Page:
Annapurna III
The 24,787-foot peak is nestled in Nepal’s Himalaya, and its 7,500-foot southeast ridge has drawn and foiled the world’s leading alpinists for decades. (Photo: Richard I'Anson/Getty)

Ukrainian Climbers Put Up Historic First Ascent on Annapurna III

The trio ascended the technical and coveted southeast ridge to the summit of the 24,787-foot peak

Annapurna III
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On November 6, 2021 three Ukrainian climbers—Nikita Balabanov, Mikhail Fomin, and Viacheslav Polezhaiko—made the first ascent of the coveted southeast ridge on Annapurna III. The 24,787-foot peak is nestled in Nepal’s Himalaya, and its 7,500-foot southeast ridge has drawn and foiled the world’s leading alpinists for decades. The previous high point of 21,325-feet reached by British climbers Steve Bell, Nick Colton, and Tim Leach, had stood since 1981.

“Every mountain has a line that defines it; this line becomes the goal for climbers…this is the 2300-meter southeast ridge of Annapurna III,” wrote alpinist Conrad Anker in Alpinist 4 in 2003. The route, which Anker attempted with Alex Lowe in 1997, was included on Alpinist’s list of nine “big, aesthetic, and largely unknown” unclimbed alpine faces. These objectives were said to “demand the best climbers have to offer—and even then they may remain unattainable.”

The southeast ridge of Annapurna III was an obvious choice for inclusion. The route runs from the foot of the mountain to its summit, and is demanding, technical, and exposed. For decades it stood as one of last remaining great challenges in alpinism, and has attracted famed climbers since the peak itself was first climbed by a different route in 1961 by an Indian team. In a 2011 account of an attempt on the southeast ridge by Nick Bullock, Pete Benson, and Matt Helliker, Bullock wrote of the “saw-tooth monolith cutting straight through the heart of a cirque of mountains so remote and difficult to access that few have seen them.” He goes on to describe the route’s mesmerizing nature: “the history and hearsay behind the not-so-many-attempts drip with a fabled shroud. It is a compelling challenge for the alpinist.”

In 2016 Austrian climbers Alex Blume, the late David Lama, and the late Hansjorg Auer attempted the route, climbing what Auer described as “really difficult and exposed terrain” before turning around high on the mountain due to stormy weather. Lama called the route “the most spectacular ridge that I can imagine.”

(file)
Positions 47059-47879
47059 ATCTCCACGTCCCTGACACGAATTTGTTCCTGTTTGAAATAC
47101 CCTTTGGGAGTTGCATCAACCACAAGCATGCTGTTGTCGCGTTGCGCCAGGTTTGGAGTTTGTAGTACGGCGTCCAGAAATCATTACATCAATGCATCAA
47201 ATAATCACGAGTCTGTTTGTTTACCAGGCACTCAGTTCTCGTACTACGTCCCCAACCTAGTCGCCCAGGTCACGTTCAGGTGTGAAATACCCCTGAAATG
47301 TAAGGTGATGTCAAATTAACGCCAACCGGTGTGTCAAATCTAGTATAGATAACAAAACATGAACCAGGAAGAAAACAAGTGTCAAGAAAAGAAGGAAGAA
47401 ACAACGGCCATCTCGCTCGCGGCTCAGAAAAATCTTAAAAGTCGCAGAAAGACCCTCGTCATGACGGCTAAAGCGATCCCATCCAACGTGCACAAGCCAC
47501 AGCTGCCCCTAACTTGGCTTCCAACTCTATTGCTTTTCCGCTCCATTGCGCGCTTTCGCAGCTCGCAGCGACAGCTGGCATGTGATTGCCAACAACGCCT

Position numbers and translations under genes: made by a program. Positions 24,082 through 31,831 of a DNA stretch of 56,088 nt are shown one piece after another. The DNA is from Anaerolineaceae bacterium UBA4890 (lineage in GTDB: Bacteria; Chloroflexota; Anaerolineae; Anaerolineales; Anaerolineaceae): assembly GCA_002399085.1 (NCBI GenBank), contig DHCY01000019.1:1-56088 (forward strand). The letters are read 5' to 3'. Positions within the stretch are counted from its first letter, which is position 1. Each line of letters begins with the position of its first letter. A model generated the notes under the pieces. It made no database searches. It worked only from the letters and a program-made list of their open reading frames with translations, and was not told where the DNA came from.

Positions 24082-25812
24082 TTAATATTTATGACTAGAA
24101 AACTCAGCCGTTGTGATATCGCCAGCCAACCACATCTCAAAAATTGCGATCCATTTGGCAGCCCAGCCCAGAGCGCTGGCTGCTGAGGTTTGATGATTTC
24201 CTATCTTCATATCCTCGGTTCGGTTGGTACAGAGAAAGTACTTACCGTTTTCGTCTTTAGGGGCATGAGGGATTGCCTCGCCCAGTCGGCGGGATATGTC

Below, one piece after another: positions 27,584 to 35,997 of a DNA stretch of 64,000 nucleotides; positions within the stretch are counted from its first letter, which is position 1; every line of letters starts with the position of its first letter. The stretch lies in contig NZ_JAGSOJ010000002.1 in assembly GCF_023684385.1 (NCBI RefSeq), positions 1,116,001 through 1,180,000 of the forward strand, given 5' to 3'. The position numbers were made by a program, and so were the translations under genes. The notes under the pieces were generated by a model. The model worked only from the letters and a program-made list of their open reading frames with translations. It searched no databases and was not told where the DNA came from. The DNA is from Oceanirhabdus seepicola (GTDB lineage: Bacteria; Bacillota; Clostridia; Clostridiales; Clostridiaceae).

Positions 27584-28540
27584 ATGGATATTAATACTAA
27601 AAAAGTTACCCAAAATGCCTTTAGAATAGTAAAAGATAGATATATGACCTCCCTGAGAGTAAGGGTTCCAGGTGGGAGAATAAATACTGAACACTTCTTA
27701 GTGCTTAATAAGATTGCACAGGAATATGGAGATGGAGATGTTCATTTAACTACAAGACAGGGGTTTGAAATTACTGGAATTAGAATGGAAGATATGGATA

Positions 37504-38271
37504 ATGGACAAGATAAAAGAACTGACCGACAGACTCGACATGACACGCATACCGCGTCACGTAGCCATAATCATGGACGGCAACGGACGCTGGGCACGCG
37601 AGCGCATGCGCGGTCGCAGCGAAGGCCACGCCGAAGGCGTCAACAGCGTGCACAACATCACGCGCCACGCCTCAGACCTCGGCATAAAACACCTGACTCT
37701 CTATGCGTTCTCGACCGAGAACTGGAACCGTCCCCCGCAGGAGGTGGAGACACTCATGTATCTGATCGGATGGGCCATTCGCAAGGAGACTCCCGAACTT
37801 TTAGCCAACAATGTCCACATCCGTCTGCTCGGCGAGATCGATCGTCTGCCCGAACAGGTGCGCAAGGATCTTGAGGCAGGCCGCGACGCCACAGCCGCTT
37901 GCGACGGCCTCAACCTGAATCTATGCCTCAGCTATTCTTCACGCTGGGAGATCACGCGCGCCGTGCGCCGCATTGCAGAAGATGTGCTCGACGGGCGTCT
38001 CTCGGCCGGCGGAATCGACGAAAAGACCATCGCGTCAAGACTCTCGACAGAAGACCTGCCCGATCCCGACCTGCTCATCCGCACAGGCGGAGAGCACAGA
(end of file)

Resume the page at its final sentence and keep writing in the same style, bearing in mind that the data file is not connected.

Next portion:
But until this year, none of the roughly twelve attempts on the route were able to surpass the 1981 high point. The route had also previously thwarted the recently-successful Ukrainian trio of Balabanov, Fomin, and Polezhaiko when they first attempted the route in 2019. Like many other teams, they too were turned around due to weather and conditions.

The Ukrainian team has yet to post personal accounts of the trip, but they chatted in-person with The Himalayan Database (which keeps track of climbing statistics in the range) after their ascent. The database posted about the conversation on Facebook, sharing a hint of the climb’s nature, describing “their harrowing climb, their amazing endurance, the nights they spent on the smallest ledges in their tiny two-man-tent, Viacheslav Polezhaiko’s ability to ‘feel’ the snow when he descended into [a whiteout], their precise timing with food and gas and their intuition to take the only possible descent line towards Annapurna South base camp! This is true Alpinism and very refreshing to see.”

In another Facebook post, Yana Rostem, a manager at Ukrainian guiding company Kuluar Pohod, where Polezhaiko and Balabanov work, addressed the media. She shared photos and tidbits about the men’s climb, which she said took 18 days. Rostem noted that the climbers faced high winds and snow everyday and ran out of food on their second-to-last day out. On November 11, just five days after their historic summit, the men returned to the Kiev airport to an emotional crowd of friends, family, and well wishers.

Lead Photo: Richard I'Anson/Getty

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